WHAT KIND OF company is best adapted to worldwide business competition? The General Electric Co. is buying RCA because, it says, the combination will be splendidly equipped to compete on an international scale. Behind this dramatic merger you can discern the lessons that GE extracts from its own considerable experience in international markets, and from the successes of the big Japanese companies. The interesting question here is whether GE is drawing the right conclusions from the Japanese case.

As GE says, it wants to become less dependent on the manufacture of mass-produced products such as light bulbs and washing machines. Instead, it wants to move more heavily into advanced technology and services. The big Japanese companies, as GE reads their record, have benefited enormously from a highly protected home market in which they develop the momentum to launch their highly effective leaps into foreign markets. How does an American company compensate for the lack of a protected home market? It looks, apparently, for businesses that are not subject to foreign competition.

For one example, RCA's NBC television network. For another, RCA's communications services. GE has concluded that life in the world markets is going to be full of ups and downs, and RCA's television and communications revenues will provide a welcome financial stabilizer.

But if there are theoretical benefits in this kind of diversity, there are also practical dangers. GE is one of the most skillfully managed companies in the world. But the experience of conglomerated companies in the past couple of decades suggests that it becomes increasingly difficult to run a corporation well when it acquires widely differing kinds of businesses. If GE succeeds, it will set an influential pattern in American business. But success is not a sure thing.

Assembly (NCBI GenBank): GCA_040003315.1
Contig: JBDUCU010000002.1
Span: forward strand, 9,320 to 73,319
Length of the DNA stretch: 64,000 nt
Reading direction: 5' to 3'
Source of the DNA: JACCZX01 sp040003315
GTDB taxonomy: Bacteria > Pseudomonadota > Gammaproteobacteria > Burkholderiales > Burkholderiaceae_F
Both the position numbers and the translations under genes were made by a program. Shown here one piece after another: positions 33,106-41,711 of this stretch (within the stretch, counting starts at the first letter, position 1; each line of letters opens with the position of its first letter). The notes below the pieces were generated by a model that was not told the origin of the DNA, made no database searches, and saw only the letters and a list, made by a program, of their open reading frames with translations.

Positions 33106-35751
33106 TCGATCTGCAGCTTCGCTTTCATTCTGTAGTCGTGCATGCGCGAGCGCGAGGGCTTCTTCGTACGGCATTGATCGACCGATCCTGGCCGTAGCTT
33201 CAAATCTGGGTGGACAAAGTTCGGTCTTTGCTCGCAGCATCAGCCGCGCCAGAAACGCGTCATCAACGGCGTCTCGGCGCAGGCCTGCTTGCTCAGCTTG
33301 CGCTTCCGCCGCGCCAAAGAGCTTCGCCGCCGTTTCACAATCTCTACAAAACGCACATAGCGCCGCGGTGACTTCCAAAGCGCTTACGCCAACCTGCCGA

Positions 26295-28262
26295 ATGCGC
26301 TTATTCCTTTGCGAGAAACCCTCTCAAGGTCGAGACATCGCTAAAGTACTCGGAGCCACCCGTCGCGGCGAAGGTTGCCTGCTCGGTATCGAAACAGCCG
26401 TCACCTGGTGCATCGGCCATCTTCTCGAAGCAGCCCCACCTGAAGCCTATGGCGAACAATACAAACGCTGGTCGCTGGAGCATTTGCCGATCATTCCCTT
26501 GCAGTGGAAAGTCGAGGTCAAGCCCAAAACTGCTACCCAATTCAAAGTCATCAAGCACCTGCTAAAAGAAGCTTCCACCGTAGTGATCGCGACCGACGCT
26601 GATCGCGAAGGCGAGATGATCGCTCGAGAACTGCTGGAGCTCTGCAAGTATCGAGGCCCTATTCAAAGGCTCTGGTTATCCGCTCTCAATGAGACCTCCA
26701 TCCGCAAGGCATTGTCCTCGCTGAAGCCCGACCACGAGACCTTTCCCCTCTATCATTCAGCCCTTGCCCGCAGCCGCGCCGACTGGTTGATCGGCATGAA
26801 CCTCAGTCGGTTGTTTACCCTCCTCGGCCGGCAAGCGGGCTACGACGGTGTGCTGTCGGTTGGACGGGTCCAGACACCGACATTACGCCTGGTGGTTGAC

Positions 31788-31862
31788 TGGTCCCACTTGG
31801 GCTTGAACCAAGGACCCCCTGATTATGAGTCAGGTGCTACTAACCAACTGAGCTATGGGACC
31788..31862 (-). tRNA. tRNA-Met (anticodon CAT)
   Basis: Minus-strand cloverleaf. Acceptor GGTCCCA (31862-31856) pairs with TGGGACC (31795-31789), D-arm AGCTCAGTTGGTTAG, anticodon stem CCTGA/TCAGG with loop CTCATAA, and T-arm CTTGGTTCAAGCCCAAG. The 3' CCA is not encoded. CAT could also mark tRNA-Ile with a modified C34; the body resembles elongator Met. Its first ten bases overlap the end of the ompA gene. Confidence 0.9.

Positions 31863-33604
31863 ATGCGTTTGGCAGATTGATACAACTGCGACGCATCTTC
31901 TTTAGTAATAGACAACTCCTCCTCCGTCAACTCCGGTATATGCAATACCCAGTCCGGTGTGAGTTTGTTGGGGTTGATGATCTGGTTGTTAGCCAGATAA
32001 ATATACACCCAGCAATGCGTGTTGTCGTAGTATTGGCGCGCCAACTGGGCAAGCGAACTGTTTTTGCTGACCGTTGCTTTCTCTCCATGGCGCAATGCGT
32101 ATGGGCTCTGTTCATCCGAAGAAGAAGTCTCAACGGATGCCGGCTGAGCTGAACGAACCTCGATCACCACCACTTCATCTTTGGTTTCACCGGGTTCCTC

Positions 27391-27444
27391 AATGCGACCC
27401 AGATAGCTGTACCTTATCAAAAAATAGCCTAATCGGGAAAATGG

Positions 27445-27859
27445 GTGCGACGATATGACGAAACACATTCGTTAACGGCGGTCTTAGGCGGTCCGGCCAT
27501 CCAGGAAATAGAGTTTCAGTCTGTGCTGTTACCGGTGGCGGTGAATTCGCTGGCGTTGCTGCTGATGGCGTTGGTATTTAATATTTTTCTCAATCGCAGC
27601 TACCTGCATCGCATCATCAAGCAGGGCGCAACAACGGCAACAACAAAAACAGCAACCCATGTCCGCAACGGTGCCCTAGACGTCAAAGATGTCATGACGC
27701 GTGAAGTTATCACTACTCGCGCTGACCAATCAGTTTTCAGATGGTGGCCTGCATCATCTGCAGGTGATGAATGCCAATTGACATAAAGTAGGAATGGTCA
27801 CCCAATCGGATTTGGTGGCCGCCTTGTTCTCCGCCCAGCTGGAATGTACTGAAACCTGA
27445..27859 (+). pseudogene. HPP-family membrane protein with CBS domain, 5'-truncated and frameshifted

One customer with real grounds for uneasiness is the Defense Department. For some time there's been a trend toward concentration in the defense industry, and both GE and RCA are major contractors. This merger gives the Pentagon additional cause for concern that it is becoming the captive of a few very large companies.

Otherwise this merger does not seem to pose any large or insoluble threat to competition. It will be carefully examined by the Justice Department and a couple of congressional committees, but there are not many points at which the two companies' product lines overlap. The issues presented here have less to do with conventional antitrust policy than with the efficiency and productivity of the joined companies as they prepare for increasingly sharp competition throughout the world.